Circuit Breaker

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Old 02-07-02, 09:58 AM
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Question Circuit Breaker

My Air conditioning is on a double 20amp breaker. It has tripped and won't stay on. So I am wondering....do I just need a larger breaker? If yes....where can I get the breaker....and is it something I can fix myself? I have done some electrical things around the house, but nothing ever with the breaker box...All suggestions welcomed.

Thank you!!
 
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Old 02-07-02, 10:37 AM
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You must understand that a circuit-breaker is specificaly designed to operate and open the circuit ("trip") in reponse to an un-safe condition in the circuit or the connected load which in this case is an un-specified AC equiptment. It is far more probable that the trouble is in the circuit/load than in the breaker. Is the "AC" a window-unit or the compressor section of a "central" AC system?
 
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Old 02-07-02, 10:48 AM
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spmacias - just curious. where do you live where you're using an air conditioner this time of year? PATTBAA is correct. You need to do some troubleshooting to find out why the breaker's tripping. Is the A/C a cord and plug type?
 
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Old 02-07-02, 11:09 AM
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Circuit Breaker

This is a Central Unit System. I am in SC and I'm not using the unit at this time. We just happened to have a hot day a wek or so ago and the unit tripped the breaker and when I noticed the air wasn't cold, I turned off the AC and flipped the breaker back, but as soon as I turned the unit on again, it tripped the breaker again. I have a friend who rewired a house she is renovating and she mentioned I should do a bit of research on changing the breaker. So I thought I would start here. Hope this helps a bit.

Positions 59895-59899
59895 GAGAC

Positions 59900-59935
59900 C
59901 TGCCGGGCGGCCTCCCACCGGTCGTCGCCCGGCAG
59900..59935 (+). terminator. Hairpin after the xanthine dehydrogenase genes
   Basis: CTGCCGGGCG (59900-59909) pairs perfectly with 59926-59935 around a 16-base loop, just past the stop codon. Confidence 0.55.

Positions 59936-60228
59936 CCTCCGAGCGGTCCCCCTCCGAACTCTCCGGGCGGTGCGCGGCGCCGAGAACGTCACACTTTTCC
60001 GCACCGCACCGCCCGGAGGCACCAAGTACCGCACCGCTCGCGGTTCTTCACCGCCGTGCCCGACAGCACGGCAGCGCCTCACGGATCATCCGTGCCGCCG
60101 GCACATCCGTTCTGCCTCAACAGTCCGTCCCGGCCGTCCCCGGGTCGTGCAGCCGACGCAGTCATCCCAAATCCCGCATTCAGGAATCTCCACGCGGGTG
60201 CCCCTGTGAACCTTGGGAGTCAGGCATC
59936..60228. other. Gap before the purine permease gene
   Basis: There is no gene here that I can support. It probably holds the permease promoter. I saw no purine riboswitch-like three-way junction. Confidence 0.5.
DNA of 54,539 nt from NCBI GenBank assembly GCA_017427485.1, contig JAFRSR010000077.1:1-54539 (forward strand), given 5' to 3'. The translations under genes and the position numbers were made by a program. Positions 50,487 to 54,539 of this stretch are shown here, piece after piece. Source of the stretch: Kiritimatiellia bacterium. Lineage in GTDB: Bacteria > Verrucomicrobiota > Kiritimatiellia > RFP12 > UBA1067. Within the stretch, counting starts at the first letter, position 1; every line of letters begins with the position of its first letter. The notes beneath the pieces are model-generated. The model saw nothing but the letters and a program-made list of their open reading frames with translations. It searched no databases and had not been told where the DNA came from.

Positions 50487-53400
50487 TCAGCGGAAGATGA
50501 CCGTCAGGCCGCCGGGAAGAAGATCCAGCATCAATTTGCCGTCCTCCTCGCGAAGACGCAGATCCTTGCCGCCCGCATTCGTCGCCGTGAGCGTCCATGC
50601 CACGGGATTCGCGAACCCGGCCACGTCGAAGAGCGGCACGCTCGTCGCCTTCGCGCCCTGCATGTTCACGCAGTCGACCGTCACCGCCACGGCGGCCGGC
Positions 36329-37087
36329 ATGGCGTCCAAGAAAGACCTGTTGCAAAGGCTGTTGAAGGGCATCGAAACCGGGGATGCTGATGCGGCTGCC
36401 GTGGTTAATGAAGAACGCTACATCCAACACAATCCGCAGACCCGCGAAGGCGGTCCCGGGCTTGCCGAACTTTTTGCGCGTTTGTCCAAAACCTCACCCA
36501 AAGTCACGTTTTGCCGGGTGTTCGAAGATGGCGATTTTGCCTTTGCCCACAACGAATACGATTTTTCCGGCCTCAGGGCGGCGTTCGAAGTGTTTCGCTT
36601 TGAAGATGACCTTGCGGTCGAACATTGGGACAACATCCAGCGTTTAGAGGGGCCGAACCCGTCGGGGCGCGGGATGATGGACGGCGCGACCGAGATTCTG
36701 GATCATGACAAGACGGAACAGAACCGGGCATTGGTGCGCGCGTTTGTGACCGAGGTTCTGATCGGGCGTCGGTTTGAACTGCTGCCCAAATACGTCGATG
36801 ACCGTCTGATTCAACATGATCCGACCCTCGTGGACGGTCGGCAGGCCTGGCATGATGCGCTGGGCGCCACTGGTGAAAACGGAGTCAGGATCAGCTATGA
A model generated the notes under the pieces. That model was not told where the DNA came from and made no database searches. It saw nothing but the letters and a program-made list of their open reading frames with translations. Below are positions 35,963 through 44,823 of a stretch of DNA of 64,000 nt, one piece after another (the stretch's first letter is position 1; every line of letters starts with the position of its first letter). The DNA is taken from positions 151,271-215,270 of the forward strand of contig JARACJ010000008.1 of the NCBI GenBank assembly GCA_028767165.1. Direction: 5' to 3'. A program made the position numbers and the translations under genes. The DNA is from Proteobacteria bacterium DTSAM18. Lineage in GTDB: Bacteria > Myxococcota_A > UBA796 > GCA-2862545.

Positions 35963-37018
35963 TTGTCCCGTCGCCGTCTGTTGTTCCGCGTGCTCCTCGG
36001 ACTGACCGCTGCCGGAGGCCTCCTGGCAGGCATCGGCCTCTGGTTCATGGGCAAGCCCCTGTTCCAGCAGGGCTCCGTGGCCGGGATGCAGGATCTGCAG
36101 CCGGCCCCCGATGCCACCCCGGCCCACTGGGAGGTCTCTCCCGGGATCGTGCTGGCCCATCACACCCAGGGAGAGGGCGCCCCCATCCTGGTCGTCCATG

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Old 02-07-02, 11:54 AM
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One possibility is the compressor motor is in the "locked-rotor"condition because it won't start/run.A defective capacitor in series the "Start" winding could be the cause.Perhaps you could remove the grill, dis-connect the leads to the compressor, and than re-set the breaker.Record as much info. as possible from the name-plate -make, model#,etc. If the compressor motor is the problem you could try re-placing the starting capacitor-for more "expert" advice refer the problem to the "Heating and Cooling" section of this forum
 
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Old 02-09-02, 12:12 PM
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Patbaa seems to be on your problem. I am wondering why the overload didn't trip out on the compressor before the breaker tripped. I suspect you problem may be the fan instead, yet it also should have an overload built into the fan motor. Even if the capacitor is bad you would think the overload would cut out. Could be a short circuit also. I also am wondering why you have a 20 amp breaker on an outside a/c unit seems awful small to me. How big is your home? Also check to see what size wire is coming from the breaker panel to the a/c unit. This would help us get closer to the subject.

Patbaa suggested disconnecting the compressor. You may not know how to do that. If you don't know how try turning the thermostat to its highest or hottest setting above the temperature in the house. Then reset the a/c unit's breaker.

If the breaker does not trip then we eliminated several areas of short circuit possibilities. Then have someone stand by the a/c unit and listen for sounds as the a/c tries to start. If they can identify humming from the fan motor or the compressor it may help center into your diagnostic problems.

Look at the name plate on the a/c unit and tell us what the maximum overcurrent device size it says. Then look where it says minimum circuit conductor ampacity says on that name plate. That also would help us get closer to the problem.

Hope this helps

Wg
 
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Old 02-11-02, 10:41 AM
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Circuit Breaker

Thank you so much for your replies to my problem!!! I am beginning to think it is a bigger problem than I can handle and maybe I'll have to call out a repair man. However, I will check your suggestions first! Again, thank you for all your help!

Samantha
 
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